Mr. Jacob has developed a quirky habit. He screams whenever he has to go to bed or when he wakes up. Now if it was just one scream that would be okay(sort of ) but no it's screaming for anywhere from 5-75 mins. He's crying and screaming, and plopping himself on the floor, and spitting, and throwing his covers off his bed, and his books off the bookcase, coming out of his room, trying to come into my room, quite the ordeal I would say. How it started; I'm not really sure?! A few weeks ago he woke up in the middle of the night, I went to soothe him and he wouldn't let me leave, literally he clung to me and everytime I attempted to leave it was a scream. Now I have become tuned into the different cries and screams, the mad, the scared, the hurt, the whine. This is the mad scream. The "I'm mad at you, stay here with me dang it 'cause that's what I want!!" cry/scream. So that night, it was 2 hours, yes 2 hours of him screaming spitting, throwing himself off the bed, the whole ordeal. Finally he played himself out and went to sleep on his floor. So I figured out one thing that night, soothing him at this point isn't going to happen. Actually I learned a lot that night. I'm patient, more patient than I thought. I didn't get mad at him, I felt bad that he was in this state. I realized this is one time being a single parent is definately easier because if there were two of us for sure by the first hour we would be fighting about what to do to get him to stop. Instead I just kept saying "I love you, goodnight." After about the 4th time I realized this wasn't helping, everytime I made contact or got closer to him and then backed away he got more mad. So instead I just left him. I went back to bed and he eventually did too.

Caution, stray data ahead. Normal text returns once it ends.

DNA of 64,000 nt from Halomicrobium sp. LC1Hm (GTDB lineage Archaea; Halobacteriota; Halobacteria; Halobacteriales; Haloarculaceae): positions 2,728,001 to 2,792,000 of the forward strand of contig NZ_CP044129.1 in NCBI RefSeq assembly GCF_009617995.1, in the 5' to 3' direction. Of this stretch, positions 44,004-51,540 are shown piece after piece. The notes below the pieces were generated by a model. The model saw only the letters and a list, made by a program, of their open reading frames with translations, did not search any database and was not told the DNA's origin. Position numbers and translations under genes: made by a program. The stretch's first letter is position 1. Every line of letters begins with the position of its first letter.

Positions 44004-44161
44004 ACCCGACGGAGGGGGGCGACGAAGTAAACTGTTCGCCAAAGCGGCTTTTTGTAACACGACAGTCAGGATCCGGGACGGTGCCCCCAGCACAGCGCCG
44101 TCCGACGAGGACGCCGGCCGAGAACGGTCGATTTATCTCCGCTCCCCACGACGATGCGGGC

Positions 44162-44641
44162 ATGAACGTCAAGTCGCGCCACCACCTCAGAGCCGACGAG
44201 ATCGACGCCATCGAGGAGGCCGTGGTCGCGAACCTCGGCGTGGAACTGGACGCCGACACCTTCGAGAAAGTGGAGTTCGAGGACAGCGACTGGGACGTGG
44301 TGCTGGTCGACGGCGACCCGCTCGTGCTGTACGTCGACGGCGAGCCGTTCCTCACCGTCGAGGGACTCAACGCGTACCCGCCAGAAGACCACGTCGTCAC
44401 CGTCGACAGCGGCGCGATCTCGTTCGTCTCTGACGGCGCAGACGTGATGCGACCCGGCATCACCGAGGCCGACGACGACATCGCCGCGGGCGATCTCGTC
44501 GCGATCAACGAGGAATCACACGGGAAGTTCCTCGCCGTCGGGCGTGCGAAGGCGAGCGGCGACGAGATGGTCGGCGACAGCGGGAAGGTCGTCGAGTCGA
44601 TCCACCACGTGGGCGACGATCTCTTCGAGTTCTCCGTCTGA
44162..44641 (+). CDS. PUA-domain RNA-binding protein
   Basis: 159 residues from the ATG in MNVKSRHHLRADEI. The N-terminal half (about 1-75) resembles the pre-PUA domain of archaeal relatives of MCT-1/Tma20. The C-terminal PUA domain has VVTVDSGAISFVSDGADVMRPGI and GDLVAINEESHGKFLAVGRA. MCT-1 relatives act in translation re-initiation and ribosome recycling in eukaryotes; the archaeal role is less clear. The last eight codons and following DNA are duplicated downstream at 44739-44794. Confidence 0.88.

So my strategy for the next time it happened was to not even go to him if he cried. Sure enough the next night it happened and I didn't go to him. Within 5 minutes he was back asleep. Next night it happened again, and again I did not go to him, this time maybe 3 minutes of crying and then quiet.
So your thinking, well this isn't bad she beat this dilemma. Um, no. Then a few nights later we were camping in my parents RV and it was the 2nd night there. He started to cry, I was in a deep sleep, not thinking, yes not thinking (it's like a scary movie, your thinking don't do it!) You know it, I went to him to try and soothe him. Well an hour later of the full out tantrum I finally just turned my back to him and he went and sat on the couch silent. Then in the morning I found him back in his bed asleep.
Then we came home and every time it is nap or bedtime he has a tantrum. Sometimes its an hour sometimes its 45 minutes. I was at a loss. What do I do? Now don't get me wrong, I am secretly really happy about these tantrums. Why??? Well in my mind he wants me and that's what is causing the tantrum so this means that he has completely bonded to me.
So I tried putting him to bed and then me going to my room with the door closed. This didn't seem to help, tantrums still occurred. Finally two nights ago I thought I should try telling him what is going to happen next. Tell him what the sequence of events is going to be. Now this is a strategy that I used to use with 4 boys who had FASD and it worked so well. Then my sister in law used it with her girls for bedtime and she called me one day to tell me how well it worked. So the other night I told Jacob, it was going to be bath, snack, then bed. He said "Snuggle?" I said, sure, it will be bath, snack, snuggle then bed time. So that is what we did and everytime he asked about snack, I would repeat the sequence of events. It worked, yes there was some crying, but only 30 minutes. Then for nap yesterday I did the same thing, told him the sequence, well 15 minutes of crying. Last night again, snack, snuggle, bed. NO CRYING!!!!!!!!!!!!!!!!!!!!!!!!! No, he didn't fall asleep right away but there was no tantrum! So I don't know if it was the letting him know the sequence, the extra snuggle time, or what but whatever it is it worked. I know that we will have setbacks but I think I've solved some of our nightly quirks for now.
Oh parenting is still the best job in the world, even when you have big bags under your eyes and the only thing you can utter is "coffee, coffee, coffee"